That oh-so-lovely 73 percent black city helping birth the current paradigm white people regrettably are forced to endure until it collapses under its own weight.
And it will.
The Tragic City: Birmingham 1963-2013 documents the collapse of Birmingham from a thriving majority white city into an open air civil rights museum.
A screenshot from the city of Birmingham's city council site. The 73% black city is home to near complete black political rule, and governs all city contracts under one protocol: how can we improve the lives of our black residents at the expense of other racial groups?
When you visit the Birmingham City Government website, you learn the tagline for the city is "Where Freedom Lives."
Truly in this 73 percent black city, whose citizens help Birmingham rate extremely low on nearly every metric qualifying quality of life, is where black freedom lives and what black liberation looks like, for in the absence of white people, a uniquely African world has emerged.
With a black mayor and seven of nine black city council members, what little legitimate economic activity exists in the 73 percent black city is heavily influenced by white people and their purchasing power.
Which makes Birmingham attracting a Topgolf venue so interesting, because this will only entice whites who rebuilt the city in places like Vestavia Hills, Mountain Brook, and Homewood to venture back into The Magic City.
But, there's a catch...
Birmingham gives Topgolf 30 days to hire minority contractors or risk $1.5 million incentives, Birmingham News, June 28, 2017Not five years ago, the majority black city council was passing rules to stop new payday loan or title pawn stores from being opened in the 73 percent black city, because this was the only type of businesses the city could attract.
Topgolf is at risk of losing $1.5 million in financial incentives it received from the city of Birmingham to build a 65,000-square-foot facility near the Birmingham-Jefferson Civic Center Authority downtown.
City officials say Topgolf has failed to comply with terms of the project agreement by not hiring minority-owned contractors and subcontractors.
In a letter to Topgolf dated June 16, Birmingham Mayor William Bell said the entertainment company hasn't provided any reports to the Birmingham Construction Industry Authority on the hiring of minority contractors.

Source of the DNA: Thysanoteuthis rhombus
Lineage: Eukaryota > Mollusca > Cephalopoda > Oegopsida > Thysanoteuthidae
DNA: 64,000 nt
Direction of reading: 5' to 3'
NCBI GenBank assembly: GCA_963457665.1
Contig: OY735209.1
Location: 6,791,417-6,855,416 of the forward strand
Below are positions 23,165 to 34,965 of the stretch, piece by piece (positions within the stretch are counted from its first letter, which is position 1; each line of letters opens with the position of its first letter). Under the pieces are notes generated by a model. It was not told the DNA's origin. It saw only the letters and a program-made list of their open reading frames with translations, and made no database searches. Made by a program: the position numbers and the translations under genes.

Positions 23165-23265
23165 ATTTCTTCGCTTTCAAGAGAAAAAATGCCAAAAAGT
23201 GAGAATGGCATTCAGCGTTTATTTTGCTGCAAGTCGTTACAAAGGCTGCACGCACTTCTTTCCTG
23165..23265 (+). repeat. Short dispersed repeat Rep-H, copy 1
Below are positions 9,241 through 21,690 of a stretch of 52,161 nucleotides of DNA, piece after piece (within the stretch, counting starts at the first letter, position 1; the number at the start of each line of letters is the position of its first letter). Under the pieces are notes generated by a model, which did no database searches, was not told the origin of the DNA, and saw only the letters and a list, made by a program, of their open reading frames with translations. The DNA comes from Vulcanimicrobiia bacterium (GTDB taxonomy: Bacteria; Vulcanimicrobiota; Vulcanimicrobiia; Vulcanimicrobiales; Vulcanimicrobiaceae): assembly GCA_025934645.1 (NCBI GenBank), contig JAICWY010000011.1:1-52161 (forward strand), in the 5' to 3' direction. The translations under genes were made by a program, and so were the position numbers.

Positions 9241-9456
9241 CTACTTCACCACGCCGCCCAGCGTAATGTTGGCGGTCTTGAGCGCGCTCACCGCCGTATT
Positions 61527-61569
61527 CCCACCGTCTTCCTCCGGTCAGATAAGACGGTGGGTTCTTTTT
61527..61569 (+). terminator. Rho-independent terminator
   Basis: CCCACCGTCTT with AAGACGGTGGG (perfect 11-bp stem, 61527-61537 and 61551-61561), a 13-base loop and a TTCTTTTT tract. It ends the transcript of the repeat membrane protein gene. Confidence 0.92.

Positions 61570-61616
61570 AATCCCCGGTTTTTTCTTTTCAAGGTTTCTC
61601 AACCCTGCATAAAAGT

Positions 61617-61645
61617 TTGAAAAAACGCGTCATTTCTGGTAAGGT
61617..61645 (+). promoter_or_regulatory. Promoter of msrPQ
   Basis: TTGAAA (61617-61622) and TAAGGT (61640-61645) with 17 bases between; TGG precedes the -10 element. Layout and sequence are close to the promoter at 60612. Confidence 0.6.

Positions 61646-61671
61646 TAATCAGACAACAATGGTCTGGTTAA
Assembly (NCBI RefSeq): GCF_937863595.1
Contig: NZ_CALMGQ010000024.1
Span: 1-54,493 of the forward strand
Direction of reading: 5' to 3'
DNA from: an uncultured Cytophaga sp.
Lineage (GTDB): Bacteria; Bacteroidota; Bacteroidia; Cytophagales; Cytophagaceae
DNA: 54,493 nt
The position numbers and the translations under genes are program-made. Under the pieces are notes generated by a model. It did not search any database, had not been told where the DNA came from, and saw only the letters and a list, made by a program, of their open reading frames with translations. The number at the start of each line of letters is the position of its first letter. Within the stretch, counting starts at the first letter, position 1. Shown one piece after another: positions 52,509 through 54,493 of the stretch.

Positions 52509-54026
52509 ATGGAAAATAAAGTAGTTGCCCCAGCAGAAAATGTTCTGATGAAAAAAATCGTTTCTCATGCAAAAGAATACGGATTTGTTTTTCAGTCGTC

Topgolf also hasn't provided information that would have allowed BCIA to help minority and disadvantaged business subcontractors with the preparation of bids for the project, the letter states.
Topgolf agreed that at least 25 percent of their contractors/subcontractors working on the Birmingham construction would be minority-owned, city leaders said.Topgolf was given 30 days upon receipt of the letter to comply with the requirements of the agreement.
"In the event that Topgolf fails to cure the default, the city will be forced to exercise its remedies under the agreement, including termination of the agreement," the letter states.
The Birmingham City Council approved the financial incentives in November.Under the agreement, the incentives would be paid in annual installments, not to exceed $228,000, for the next eight years. Each payment is equal to 30 percent of the sales tax revenue generated to the city by the project.
The entertainment complex is under construction on BJCC-owned property at 24th Street North and 12th Avenue North. It is expected to be open by the end of the year.
The high-tech driving range will feature a full-service bar/restaurant, a 2,900-square-foot corporate and event meeting space and lobby.
The Topgolf entertainment complex is anticipated to create an economic impact of $264.5 million over 10 years to the Birmingham economy.
The city could see more than a quarter of a billion economic impact over 10 years by opening this business catering almost exclusively to wealthy white people, and the black-controlled government worries that playing a similar minority-contract shakedown game as Atlanta has done for decades will negatively impact blacks.
In a city where black freedom lives and what black liberation looks like, we learn Martin Luther King's dream is nothing more than a nightmare for white people, who are forced to not only worship this prophet as some sort of deity, but profess a religion of being color blind while every racial group is allowed to promote their racial interests and judge us exclusively via our color.
But Birmingham offers a reminder to white people they will get no special concessions when they achieve minority status in the United States. Perpetually advancing the interests of non-whites must always be the standard operating procedure for white people in the USA.